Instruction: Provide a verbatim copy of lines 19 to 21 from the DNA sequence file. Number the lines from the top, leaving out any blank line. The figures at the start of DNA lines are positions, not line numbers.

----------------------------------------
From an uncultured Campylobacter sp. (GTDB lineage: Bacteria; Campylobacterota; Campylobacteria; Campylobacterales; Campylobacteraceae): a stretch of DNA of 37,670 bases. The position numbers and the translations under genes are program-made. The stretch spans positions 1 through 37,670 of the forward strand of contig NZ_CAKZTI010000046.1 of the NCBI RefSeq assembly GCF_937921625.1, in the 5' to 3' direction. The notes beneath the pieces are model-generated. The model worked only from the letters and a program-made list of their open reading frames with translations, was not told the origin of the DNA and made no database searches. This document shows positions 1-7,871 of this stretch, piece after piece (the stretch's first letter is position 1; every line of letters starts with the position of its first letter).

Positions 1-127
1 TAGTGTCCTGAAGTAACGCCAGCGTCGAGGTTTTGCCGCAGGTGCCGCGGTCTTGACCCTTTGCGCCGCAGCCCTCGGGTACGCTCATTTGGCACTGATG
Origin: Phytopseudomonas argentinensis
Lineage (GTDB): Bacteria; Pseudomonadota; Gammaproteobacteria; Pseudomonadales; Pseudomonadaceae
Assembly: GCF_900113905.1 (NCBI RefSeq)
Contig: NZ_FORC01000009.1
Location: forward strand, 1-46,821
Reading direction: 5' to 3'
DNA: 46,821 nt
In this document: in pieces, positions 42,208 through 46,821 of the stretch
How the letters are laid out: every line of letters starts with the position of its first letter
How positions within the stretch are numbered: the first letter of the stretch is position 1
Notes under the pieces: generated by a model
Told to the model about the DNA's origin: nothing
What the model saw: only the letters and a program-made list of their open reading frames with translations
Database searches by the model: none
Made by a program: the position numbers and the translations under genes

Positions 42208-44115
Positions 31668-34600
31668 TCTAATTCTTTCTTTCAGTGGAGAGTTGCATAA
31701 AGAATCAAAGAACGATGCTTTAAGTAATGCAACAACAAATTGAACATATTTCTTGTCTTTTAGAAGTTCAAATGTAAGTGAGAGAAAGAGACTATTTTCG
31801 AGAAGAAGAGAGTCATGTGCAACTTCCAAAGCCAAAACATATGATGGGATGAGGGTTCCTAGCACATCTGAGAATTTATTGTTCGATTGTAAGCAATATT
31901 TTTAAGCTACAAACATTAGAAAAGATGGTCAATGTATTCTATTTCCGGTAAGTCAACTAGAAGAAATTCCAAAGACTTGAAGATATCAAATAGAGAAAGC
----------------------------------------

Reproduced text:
Positions 42208-44115
Positions 31668-34600
31668 TCTAATTCTTTCTTTCAGTGGAGAGTTGCATAA